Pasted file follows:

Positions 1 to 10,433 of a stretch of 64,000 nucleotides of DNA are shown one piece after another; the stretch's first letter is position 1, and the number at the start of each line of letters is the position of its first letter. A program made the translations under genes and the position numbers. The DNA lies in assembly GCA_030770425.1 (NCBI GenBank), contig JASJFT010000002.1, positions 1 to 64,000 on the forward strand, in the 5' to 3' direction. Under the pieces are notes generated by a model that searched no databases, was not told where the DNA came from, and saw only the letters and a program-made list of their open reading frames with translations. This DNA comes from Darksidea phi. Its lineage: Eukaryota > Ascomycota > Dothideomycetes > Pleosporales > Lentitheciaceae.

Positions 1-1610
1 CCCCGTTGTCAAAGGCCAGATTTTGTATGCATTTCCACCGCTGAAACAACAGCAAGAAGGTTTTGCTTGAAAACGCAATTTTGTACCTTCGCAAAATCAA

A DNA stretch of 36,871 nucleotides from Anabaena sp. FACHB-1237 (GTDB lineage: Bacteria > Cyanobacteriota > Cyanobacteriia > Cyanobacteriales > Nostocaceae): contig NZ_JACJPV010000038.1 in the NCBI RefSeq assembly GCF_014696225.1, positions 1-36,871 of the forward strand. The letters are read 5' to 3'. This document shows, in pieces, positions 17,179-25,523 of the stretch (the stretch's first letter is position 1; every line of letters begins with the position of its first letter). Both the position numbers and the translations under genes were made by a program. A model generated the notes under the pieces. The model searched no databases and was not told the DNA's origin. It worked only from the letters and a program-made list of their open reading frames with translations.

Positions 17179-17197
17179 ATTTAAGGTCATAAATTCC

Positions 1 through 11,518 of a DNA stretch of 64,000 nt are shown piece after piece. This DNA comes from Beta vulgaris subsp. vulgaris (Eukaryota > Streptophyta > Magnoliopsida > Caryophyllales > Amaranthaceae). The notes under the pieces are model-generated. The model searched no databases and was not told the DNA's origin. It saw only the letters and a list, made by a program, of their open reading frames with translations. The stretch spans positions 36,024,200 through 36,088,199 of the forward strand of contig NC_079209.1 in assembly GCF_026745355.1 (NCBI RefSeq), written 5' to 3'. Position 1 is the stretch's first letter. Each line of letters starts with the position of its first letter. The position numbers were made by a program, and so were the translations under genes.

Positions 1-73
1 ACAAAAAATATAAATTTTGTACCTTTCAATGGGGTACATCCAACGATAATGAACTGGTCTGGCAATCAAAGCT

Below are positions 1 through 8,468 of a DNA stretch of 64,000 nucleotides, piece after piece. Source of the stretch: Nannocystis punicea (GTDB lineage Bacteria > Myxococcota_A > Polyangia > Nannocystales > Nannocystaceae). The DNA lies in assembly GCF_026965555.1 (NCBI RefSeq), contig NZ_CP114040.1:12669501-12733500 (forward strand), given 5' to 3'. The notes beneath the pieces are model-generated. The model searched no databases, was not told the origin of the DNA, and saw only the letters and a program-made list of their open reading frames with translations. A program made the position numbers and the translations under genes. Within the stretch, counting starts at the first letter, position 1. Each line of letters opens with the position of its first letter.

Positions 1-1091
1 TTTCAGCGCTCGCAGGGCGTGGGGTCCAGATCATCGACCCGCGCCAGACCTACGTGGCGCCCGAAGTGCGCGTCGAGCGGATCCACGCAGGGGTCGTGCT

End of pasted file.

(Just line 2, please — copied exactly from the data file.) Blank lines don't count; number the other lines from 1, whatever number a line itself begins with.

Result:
Positions 1-1610